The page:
November 2015        

Mega-mergers and monopoly capitalism

Nicola Lawlor

A definition of a “mega-merger” is “the joining of two large corporations, typically involving billions of dollars in value.” The mega-merger creates one corporation that may maintain control over a large proportion of the market within its industry. Mega-mergers occur through the acquisition, merger, consolidation or combination of two existing corporations. They differ from traditional mergers because of their scale.
     Socialist Voice has on many occasions commented on mergers and the increased monopolisation within finance, pharmaceuticals and the technology sector and has in general drawn attention to the defining feature of monopoly within the system. Concentration, centralisation, stagnation and crisis all drive the ever-increasing monopolisation of production and also the “wasted” capital investment, such as sales and advertising.
     In October we saw two significant mega-mergers, the first being Dell and EMC and the second being AB Inbev (Budweiser) and SAB Miller (Miller).
     The money amounts are staggering. Dell is to purchase EMC for €67 billion, making it the largest purchase or merger ever in the technology sector. Dell is the world’s third-largest computer manufacturer; EMC is a data storage and software giant, the biggest company in the external storage market, with a market share of about 30 per cent. Both are American transnational corporations. Together they employ about five thousand workers in Ireland. This merger will make the giant the biggest privately owned technology company in the world.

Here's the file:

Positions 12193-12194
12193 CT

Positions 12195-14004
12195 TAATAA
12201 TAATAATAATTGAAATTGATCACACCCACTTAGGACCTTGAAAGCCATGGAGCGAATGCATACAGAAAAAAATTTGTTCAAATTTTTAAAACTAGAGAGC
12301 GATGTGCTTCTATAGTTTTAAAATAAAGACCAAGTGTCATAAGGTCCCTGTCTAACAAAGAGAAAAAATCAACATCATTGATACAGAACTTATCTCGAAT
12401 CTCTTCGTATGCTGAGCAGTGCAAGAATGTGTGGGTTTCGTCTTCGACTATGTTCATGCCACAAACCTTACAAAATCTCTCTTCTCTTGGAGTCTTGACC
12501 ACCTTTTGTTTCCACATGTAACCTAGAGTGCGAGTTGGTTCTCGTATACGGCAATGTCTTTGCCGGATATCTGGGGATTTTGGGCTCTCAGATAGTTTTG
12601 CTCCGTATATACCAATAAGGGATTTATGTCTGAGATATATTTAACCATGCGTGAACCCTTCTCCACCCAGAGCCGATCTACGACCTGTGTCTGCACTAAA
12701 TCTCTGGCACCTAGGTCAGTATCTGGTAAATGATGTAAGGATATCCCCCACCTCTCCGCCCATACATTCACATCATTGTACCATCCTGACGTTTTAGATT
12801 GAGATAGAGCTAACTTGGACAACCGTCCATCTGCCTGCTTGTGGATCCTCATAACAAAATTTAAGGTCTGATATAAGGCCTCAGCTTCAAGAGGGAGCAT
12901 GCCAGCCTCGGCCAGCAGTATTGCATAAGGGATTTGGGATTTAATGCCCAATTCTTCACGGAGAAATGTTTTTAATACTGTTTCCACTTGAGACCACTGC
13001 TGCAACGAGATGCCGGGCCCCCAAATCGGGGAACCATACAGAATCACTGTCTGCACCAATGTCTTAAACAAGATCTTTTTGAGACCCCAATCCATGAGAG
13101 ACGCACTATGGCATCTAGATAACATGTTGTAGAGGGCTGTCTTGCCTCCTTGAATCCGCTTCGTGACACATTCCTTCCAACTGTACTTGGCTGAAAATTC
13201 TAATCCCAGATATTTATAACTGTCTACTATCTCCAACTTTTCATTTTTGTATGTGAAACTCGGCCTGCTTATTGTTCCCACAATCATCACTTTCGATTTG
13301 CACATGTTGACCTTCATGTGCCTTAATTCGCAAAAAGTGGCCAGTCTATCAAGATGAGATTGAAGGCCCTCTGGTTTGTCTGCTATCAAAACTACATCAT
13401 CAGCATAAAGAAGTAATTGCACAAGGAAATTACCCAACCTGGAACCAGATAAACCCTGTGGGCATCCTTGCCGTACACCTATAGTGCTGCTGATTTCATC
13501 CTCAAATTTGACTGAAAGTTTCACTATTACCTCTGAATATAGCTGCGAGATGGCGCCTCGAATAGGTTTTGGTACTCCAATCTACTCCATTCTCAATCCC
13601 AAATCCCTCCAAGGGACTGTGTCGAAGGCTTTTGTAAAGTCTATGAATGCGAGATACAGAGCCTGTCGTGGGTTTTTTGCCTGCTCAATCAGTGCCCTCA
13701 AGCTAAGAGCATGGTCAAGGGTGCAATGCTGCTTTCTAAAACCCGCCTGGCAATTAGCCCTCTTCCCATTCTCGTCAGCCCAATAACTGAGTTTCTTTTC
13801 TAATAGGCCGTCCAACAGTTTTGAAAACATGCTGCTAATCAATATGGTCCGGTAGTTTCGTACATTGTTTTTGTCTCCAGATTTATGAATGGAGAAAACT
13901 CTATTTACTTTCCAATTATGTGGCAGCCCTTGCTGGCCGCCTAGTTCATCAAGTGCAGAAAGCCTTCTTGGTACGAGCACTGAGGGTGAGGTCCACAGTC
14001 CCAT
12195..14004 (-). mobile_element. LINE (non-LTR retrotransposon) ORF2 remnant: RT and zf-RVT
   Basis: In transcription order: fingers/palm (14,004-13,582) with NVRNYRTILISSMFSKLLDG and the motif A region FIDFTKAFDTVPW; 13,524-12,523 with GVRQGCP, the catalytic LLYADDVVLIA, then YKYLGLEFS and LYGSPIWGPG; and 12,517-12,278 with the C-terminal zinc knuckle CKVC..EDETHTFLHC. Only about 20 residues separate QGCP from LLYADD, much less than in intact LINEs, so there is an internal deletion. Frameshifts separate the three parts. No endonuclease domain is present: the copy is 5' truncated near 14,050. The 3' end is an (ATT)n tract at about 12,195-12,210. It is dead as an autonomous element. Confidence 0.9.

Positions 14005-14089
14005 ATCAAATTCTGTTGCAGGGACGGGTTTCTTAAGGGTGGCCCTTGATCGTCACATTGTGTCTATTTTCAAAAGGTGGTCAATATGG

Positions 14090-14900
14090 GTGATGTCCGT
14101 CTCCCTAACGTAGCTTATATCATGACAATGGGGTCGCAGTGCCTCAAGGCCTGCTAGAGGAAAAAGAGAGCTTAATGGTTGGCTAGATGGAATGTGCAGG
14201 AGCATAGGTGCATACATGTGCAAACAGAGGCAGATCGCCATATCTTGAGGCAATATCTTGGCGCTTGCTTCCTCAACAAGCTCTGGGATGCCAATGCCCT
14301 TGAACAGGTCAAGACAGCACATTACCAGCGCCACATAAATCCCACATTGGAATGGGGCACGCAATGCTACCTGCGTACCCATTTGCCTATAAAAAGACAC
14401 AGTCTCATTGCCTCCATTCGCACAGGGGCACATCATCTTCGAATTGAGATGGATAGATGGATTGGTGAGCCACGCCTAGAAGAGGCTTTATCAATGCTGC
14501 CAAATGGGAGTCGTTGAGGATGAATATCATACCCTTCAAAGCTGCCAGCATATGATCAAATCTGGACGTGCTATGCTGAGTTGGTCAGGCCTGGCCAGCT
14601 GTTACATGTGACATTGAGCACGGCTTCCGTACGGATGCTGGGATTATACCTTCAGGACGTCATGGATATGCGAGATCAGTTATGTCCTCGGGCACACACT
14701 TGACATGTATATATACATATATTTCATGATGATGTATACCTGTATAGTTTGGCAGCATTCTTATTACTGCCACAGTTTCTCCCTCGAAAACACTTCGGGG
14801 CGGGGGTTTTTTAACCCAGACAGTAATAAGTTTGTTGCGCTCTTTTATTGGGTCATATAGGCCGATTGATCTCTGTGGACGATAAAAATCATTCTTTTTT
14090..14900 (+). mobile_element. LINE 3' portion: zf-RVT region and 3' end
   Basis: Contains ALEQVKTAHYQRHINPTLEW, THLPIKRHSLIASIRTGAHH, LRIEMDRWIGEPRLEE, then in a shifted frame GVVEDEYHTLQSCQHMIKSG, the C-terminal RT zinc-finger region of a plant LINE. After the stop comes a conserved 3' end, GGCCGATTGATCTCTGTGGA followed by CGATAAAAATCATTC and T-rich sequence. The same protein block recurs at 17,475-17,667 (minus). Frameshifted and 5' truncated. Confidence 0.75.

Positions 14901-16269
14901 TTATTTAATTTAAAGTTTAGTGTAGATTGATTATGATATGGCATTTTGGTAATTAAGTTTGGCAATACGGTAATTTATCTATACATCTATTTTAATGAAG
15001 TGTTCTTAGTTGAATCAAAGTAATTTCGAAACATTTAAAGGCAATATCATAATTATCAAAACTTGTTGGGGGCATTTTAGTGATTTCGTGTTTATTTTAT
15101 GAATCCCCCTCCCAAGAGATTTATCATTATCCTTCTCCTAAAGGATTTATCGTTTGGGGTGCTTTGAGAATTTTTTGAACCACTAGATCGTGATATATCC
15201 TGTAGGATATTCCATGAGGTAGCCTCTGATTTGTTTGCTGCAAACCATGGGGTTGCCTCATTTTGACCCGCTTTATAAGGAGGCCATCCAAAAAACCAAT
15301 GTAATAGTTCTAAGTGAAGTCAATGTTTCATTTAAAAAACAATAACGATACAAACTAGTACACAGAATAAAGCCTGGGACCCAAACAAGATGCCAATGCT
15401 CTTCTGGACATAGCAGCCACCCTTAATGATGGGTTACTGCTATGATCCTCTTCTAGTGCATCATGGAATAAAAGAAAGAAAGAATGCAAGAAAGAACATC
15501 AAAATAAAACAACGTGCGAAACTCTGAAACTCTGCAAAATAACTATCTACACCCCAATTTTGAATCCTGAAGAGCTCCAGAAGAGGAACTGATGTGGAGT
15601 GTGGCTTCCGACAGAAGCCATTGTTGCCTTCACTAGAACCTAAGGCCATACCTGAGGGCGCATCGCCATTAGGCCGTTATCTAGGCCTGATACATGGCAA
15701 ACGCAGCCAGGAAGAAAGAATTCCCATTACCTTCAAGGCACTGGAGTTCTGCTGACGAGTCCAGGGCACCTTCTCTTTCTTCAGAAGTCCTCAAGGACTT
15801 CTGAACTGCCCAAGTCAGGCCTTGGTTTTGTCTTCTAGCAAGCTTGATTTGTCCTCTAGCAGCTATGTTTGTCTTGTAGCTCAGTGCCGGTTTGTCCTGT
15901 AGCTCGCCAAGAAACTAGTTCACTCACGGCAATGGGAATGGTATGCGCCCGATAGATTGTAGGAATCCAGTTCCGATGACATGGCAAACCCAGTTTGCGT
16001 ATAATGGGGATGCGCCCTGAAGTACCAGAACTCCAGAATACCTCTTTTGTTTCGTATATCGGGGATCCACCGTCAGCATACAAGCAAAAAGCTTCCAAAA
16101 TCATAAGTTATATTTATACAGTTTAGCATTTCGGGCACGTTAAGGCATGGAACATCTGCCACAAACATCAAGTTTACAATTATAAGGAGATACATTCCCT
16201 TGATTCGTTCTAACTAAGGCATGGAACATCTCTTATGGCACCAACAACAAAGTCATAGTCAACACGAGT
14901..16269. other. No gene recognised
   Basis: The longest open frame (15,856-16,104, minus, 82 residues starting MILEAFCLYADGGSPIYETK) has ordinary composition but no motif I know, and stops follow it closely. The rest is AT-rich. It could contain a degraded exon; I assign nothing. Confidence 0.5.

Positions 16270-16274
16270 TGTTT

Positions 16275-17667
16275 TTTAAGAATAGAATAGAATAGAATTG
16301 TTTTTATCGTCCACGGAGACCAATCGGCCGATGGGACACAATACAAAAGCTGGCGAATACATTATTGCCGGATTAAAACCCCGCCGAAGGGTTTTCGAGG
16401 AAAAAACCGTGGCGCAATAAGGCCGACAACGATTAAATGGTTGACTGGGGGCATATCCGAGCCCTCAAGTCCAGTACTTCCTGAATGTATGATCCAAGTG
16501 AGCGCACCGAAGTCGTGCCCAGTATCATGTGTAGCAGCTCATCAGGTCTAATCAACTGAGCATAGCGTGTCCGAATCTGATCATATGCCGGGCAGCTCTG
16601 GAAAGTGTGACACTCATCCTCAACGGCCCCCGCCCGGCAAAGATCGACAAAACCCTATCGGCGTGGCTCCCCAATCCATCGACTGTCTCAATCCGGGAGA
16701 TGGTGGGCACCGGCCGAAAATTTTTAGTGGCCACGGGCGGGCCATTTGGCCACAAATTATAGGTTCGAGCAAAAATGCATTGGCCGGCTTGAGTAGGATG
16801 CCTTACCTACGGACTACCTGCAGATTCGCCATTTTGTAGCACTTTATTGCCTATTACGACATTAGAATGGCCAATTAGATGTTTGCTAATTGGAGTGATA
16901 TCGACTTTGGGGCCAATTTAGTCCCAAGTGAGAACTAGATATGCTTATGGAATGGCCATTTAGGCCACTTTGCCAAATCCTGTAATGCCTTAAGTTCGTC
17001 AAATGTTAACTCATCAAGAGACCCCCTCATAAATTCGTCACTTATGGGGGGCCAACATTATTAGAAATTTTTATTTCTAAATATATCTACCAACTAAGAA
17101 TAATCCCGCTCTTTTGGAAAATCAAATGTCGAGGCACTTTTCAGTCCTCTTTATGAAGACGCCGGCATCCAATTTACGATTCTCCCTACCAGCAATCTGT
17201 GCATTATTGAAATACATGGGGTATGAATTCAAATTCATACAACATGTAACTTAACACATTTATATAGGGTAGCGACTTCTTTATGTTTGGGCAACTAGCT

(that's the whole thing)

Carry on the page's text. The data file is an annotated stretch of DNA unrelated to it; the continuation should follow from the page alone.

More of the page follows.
In the food and drinks industry, Budweiser and Miller are already the biggest brewers in the world, and so this will make them significantly bigger than any rivals. The $68 billion deal will create a company with an annual turnover of close to $250 billion, which will profit from the sale of three out of every ten beers sold globally.
     Both these deals make a mockery of the claims of “experts” and politicians about the “competitive” capitalist system and how competition provides quality products at reduced prices for customers. They shatter conventional economic models that rely on assumptions of competition and the free market.
     The ever-increasing monopolisation of goods and services allows transnational companies to profit from cheap labour all over the world while determining their desired price. It also facilitates the waste of billions in pointless advertising and market research.
     More of these deals will no doubt be on the way as profitable investment opportunities shrink and capital continues to concentrate in fewer and fewer corporations.

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